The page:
New-found Oil Set to Change Uganda's Economy
Whoever wins this week's presidential election in Uganda will have to manage national reserves of 2.5 billion barrels of oil, a recent find that has transformed the country's financial outlook.
President Yuweri Museveni is expected to win re-election in Friday's poll but will face the toughest challenge yet to his 25-year rule from veteran opposition leader Kizza Besigye, according to analysts.
Rumors that the northwestern Lake Albert region sits above an oil field have been around for decades, but in late 2006, two foreign firms found the first reserves deemed commercially viable.
Earlier estimates had put total deposits at around 1.5 billion barrels, but Anglo-Irish Tullow Oil and Canada's Heritage Oil and Gas found accessible crude in more than 90 percent of wells drilled, one of the highest success rates in the world.
The wells are located in the Albertine basin, which lies in the upper-most part of the western arm of the Great Rift Valley.
Two other energy companies, Neptune Petroleum, the Ugandan subsidiary of London-based Towers Resources, and Bermuda-based Dominion have active exploration licenses but neither has found anything.
Although production plans have been set back by a series of public feuds between the government and the private firms, analysts see the outlook as rosy.
Just having the petroleum is enough for many investors...and has led to reasonably positive expectations about the future of the country," Lawrence Bategeka of Makerere University's Economic Policy Research Center told Agence France Presse.
Currently more than 80 percent of Uganda's some 33 million people depend on agriculture for their livelihood. One third of the population lives on less than one dollar a day.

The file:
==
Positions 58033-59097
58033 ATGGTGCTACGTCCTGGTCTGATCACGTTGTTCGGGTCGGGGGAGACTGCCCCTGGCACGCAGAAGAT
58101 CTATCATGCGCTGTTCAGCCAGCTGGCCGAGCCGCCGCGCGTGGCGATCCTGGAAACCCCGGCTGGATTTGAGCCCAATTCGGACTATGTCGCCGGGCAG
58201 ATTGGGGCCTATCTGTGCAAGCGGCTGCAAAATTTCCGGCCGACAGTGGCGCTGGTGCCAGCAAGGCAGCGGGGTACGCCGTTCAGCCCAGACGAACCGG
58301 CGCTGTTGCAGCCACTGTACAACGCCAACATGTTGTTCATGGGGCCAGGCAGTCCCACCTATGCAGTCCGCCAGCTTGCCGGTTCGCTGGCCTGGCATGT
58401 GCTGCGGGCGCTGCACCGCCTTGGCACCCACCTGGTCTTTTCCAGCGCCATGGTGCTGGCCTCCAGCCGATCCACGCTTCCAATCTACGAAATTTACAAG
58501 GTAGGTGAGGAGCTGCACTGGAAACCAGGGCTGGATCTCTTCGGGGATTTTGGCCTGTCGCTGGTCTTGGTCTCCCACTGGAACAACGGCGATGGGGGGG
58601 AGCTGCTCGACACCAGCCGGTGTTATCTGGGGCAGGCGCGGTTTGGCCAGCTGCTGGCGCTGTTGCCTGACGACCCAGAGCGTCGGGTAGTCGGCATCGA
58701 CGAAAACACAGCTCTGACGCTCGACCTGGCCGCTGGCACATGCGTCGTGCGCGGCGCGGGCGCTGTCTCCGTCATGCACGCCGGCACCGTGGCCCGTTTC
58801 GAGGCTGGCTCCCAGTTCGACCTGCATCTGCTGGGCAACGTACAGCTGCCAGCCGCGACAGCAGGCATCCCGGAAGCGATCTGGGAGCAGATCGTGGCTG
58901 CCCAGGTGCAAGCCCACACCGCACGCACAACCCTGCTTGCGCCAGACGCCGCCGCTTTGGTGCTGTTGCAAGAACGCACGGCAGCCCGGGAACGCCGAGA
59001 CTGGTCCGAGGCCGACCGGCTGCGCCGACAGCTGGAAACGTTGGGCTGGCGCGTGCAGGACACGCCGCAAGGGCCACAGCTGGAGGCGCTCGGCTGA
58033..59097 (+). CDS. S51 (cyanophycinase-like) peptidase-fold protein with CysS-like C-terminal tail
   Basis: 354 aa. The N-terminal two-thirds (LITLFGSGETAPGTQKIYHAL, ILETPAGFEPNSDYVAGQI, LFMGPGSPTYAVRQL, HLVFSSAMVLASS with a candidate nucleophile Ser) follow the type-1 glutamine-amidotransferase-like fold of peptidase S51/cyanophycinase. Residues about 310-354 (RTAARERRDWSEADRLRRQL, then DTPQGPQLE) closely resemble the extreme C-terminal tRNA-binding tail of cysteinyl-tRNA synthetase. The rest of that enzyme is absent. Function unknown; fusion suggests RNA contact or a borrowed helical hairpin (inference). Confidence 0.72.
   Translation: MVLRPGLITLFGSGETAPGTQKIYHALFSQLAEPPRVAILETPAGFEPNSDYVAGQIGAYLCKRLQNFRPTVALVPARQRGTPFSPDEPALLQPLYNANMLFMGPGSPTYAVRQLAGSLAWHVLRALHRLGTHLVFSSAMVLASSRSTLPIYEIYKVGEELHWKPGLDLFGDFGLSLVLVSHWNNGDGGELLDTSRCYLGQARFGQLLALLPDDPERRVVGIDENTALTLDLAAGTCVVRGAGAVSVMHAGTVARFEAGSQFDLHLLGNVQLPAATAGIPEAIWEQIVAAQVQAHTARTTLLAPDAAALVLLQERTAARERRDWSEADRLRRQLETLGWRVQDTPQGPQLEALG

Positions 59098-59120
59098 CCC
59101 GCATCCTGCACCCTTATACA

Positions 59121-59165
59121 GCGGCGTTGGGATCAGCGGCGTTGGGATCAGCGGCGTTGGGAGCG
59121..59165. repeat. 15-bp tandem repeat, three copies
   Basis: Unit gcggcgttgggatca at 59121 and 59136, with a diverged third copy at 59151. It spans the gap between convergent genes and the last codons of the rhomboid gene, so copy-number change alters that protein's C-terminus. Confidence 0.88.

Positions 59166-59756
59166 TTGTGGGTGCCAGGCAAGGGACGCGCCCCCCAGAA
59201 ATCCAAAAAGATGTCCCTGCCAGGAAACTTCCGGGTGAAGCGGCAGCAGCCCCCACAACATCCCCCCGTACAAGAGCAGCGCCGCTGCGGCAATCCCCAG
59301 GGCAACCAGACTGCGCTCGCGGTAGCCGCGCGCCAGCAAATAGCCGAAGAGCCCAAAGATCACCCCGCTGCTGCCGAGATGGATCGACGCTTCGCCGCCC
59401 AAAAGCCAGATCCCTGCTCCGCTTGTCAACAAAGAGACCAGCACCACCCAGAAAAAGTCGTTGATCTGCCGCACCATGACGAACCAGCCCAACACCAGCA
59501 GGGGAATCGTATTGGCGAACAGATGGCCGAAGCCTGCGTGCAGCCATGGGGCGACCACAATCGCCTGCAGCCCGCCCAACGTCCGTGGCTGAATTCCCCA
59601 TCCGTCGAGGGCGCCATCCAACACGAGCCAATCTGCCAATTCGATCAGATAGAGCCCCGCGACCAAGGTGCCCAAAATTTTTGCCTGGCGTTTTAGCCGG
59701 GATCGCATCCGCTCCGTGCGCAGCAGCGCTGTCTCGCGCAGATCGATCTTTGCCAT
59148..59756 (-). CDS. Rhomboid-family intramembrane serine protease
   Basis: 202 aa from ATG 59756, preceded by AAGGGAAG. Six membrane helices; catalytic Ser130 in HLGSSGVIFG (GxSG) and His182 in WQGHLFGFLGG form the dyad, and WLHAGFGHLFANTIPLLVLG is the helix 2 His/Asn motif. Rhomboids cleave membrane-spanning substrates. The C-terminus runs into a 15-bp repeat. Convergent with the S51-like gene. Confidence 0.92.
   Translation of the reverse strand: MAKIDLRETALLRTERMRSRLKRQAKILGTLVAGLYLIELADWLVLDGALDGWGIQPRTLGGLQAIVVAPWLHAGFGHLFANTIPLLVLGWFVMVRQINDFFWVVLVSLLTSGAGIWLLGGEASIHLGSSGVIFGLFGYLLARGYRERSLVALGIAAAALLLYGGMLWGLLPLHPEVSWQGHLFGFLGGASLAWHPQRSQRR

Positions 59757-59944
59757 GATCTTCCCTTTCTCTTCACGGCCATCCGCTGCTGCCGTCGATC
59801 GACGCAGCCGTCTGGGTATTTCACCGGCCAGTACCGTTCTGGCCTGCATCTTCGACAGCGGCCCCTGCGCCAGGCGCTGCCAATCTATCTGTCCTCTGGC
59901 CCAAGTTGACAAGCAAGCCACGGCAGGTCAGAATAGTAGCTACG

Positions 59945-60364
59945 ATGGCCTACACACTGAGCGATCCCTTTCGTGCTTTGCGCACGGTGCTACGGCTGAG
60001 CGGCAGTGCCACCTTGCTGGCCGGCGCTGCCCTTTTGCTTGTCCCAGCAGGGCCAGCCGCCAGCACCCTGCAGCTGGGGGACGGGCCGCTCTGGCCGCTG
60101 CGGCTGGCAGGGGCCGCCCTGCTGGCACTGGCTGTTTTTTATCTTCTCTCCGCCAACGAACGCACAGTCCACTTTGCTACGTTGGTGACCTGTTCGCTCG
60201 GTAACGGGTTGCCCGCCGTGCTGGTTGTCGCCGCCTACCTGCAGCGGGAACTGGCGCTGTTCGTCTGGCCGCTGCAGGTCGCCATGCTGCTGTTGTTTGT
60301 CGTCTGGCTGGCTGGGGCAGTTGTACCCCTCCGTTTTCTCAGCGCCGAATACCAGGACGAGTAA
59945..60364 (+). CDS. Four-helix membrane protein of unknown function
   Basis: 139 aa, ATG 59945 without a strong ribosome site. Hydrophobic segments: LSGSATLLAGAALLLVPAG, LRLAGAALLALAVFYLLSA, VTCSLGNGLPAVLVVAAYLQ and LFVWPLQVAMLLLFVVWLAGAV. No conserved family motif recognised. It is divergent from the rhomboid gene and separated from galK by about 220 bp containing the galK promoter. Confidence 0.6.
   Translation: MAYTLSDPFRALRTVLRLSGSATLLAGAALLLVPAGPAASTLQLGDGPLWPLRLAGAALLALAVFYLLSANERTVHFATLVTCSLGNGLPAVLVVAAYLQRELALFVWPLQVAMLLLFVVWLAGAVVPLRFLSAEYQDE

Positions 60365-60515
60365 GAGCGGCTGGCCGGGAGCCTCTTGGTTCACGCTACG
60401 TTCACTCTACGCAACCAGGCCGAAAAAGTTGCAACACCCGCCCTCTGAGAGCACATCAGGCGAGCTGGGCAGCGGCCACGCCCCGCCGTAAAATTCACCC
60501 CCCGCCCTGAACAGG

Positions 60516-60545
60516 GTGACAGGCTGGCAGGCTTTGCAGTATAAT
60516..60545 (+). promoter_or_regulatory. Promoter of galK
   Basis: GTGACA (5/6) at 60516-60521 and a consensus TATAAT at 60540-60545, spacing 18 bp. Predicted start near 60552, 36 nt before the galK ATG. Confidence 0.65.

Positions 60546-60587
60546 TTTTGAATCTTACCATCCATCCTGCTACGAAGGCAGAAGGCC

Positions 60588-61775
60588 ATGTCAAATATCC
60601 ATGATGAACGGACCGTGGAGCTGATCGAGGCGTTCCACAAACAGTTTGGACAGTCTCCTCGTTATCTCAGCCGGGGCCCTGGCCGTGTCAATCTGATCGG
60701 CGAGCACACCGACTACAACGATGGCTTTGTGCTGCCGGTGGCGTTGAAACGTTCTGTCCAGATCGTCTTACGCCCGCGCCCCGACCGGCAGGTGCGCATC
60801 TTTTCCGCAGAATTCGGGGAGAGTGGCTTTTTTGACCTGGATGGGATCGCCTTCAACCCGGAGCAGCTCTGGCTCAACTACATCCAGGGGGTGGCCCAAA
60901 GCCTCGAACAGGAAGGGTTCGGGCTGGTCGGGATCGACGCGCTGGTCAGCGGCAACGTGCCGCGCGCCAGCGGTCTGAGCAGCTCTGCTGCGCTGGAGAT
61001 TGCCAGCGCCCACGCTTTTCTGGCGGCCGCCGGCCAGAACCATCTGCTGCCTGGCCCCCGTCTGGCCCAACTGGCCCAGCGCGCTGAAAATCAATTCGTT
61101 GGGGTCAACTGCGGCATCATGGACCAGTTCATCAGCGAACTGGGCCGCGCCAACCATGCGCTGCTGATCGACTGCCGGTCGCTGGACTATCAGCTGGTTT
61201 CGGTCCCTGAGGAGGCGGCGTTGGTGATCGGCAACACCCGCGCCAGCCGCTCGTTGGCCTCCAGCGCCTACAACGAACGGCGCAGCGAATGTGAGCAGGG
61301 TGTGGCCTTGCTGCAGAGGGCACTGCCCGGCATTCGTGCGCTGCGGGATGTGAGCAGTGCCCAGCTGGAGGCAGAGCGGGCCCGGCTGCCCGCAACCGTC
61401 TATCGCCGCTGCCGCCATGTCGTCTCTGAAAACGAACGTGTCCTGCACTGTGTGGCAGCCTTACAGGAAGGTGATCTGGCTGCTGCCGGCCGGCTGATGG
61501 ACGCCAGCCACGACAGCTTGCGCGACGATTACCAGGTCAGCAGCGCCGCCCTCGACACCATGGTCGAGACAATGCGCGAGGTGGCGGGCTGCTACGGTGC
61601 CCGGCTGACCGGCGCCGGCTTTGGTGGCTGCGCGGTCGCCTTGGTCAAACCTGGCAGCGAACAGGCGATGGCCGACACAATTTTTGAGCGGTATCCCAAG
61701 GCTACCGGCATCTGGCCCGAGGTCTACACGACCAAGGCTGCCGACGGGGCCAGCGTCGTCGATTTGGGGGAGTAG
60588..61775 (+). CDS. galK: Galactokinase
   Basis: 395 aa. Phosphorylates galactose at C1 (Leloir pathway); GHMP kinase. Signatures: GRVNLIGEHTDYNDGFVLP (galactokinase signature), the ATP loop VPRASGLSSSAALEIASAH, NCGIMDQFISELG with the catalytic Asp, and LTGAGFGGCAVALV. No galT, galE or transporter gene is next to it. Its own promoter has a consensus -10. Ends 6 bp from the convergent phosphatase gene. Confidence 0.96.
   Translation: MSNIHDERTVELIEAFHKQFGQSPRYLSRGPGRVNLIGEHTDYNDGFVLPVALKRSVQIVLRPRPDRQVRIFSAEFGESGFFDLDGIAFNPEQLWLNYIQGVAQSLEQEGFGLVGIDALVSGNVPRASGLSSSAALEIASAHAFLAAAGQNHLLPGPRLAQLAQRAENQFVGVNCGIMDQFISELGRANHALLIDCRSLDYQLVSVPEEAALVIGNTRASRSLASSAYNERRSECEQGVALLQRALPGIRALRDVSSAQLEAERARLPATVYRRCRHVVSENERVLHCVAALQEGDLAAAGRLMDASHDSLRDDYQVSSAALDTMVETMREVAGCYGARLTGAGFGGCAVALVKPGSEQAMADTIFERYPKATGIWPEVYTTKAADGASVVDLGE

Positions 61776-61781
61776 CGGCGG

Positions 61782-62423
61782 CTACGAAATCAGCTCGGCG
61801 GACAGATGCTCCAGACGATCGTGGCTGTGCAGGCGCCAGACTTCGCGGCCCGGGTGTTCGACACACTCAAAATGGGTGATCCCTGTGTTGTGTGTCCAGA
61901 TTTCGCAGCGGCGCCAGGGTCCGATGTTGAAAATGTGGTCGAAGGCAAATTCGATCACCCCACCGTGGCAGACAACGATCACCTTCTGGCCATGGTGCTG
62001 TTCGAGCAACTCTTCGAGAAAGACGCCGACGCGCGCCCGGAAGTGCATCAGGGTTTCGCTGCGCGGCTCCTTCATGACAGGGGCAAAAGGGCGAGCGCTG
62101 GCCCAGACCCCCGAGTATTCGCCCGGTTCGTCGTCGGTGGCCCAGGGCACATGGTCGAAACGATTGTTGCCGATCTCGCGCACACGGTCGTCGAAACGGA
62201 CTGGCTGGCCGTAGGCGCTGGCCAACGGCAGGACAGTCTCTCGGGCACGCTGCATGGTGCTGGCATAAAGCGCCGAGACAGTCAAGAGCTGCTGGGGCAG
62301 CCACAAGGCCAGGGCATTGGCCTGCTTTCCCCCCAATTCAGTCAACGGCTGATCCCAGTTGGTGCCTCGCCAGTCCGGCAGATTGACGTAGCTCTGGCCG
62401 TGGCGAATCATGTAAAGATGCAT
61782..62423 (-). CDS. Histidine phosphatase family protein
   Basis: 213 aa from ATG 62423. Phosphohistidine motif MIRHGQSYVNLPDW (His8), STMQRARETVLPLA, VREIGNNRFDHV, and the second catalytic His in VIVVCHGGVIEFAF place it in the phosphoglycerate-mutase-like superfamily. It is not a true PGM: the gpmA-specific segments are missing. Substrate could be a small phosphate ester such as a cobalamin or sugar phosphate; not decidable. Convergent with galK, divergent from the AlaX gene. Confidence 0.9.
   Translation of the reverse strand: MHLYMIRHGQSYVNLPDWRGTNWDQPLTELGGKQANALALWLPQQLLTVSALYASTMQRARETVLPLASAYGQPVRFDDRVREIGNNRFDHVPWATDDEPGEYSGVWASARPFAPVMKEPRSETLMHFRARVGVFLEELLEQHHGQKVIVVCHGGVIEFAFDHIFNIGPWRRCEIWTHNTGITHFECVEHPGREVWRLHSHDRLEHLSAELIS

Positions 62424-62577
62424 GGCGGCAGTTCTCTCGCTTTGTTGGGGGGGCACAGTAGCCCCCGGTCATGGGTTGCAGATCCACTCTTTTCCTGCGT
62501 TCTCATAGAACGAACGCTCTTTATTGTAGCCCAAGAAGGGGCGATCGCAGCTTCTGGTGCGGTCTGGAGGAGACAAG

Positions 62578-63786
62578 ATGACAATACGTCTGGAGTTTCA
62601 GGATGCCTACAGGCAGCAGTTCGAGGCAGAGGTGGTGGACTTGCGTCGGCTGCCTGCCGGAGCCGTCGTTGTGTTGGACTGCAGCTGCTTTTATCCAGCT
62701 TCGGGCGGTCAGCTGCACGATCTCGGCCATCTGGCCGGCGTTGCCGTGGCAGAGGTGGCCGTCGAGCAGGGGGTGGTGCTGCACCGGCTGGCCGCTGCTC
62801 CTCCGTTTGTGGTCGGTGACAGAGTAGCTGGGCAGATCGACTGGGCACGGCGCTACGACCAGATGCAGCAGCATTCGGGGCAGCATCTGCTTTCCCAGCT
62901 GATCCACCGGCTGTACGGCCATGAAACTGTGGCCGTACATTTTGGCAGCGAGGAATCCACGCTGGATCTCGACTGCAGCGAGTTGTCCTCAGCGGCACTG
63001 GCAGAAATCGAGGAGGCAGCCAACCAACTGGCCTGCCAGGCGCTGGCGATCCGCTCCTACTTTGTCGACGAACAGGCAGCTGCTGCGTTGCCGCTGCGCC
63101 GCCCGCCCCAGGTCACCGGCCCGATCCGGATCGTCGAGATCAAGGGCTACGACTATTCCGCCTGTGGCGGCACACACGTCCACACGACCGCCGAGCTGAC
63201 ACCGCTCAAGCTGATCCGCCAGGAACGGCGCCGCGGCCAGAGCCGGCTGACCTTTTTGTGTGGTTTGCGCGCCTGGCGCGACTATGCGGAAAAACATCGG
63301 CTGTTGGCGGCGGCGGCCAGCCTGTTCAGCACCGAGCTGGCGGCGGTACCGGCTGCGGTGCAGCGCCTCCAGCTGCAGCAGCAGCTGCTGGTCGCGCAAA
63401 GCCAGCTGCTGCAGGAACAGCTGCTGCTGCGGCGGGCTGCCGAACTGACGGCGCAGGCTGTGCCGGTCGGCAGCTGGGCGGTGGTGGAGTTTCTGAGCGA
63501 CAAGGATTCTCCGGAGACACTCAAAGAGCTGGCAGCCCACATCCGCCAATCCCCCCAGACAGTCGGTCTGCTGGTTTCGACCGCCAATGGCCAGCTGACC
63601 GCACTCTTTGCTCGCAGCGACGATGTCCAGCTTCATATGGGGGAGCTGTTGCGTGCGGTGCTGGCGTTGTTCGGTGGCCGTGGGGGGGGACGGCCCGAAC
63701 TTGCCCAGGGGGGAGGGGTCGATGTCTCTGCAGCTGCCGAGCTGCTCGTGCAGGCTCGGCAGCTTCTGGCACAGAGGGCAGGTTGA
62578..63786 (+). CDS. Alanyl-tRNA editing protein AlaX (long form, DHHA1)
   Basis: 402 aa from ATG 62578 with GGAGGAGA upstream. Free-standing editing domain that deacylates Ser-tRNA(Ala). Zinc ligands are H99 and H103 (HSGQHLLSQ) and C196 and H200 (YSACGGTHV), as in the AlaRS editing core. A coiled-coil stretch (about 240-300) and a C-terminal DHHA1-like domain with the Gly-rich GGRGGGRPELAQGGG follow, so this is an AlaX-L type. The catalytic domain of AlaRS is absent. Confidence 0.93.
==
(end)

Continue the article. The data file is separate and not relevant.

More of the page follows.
Uganda has said it wants to build its own refinery.
Tullow, which after buying out Heritage now controls all the reserves, voiced initial apprehension, suggesting a pipeline to the Kenyan coast might be more efficient.
But the two sides now appear on the same page regarding a 10 billion-dollar (7.3-billion-euro) production scheme to refine some 200,000 barrels per day, with Tullow bringing in France's Total and China's state-controlled major CNOOC as partners.
The breakdown of who owns what between the Ugandan government and Tullow has not been made public, but Kampala is thought to have negotiated a deal that gives it a clear majority of profits over the life of the contract.
Tullow says early production could begin in 2012, but the full operation will take at least three years to scale up.
Uganda's parliament has meanwhile pledged to pass a law governing the nascent industry, but has yet to do so, making progress towards production difficult.
"When these things take too long, for investors, it gets very frustrating," said Hakim Muwonge, petroleum analyst at Kampala think-tank Fanaka Kwa Wote.
On the regional trade front, Uganda has historically sold goods to south Sudan, but recent relative peace there has boosted trade and the independence of the territory scheduled for next July should enhance prospects further.
"It could formalize trade relations," Bategeka said, particular if the new nation joins the East Africa customs union, something Museveni has called for publicly.
Bategeka said south Sudanese will likely start generating more of their own products, but added: "I don't expect their dependence on Uganda to decrease significantly in the near future."
And analysts say Ugandan traders continued to take advantage of the persistent turmoil in the mineral-rich east of Democratic Republic of Congo, noting a rise in the sale of building materials to a region wracked by conflict for more than a decade.
Museveni's 25-year presidency has seen steady economic progress, with an average of five percent growth recorded in each of the past five years.
Poverty levels have also dropped, although the World Bank said this is partly due to the expulsion of Lord's Resistance Army rebels from northern Uganda.
Since 2006, this has allowed some 1.8 million people to leave protected camps and resume productive lives on their farms.
One potential hurdle to Uganda's economic growth, according to Bategeka, is that "everything here still revolves around the presidency" rather than around government institutions.
He argued it's not yet clear if Uganda's petroleum sector will be well managed, and concerns over transparency may be valid.
"I am cautiously optimistic," he said, and recalling a similar dynamic in Malaysia added: "they may not have been completely transparent in all areas, but that didn't stop them from using the resource wisely."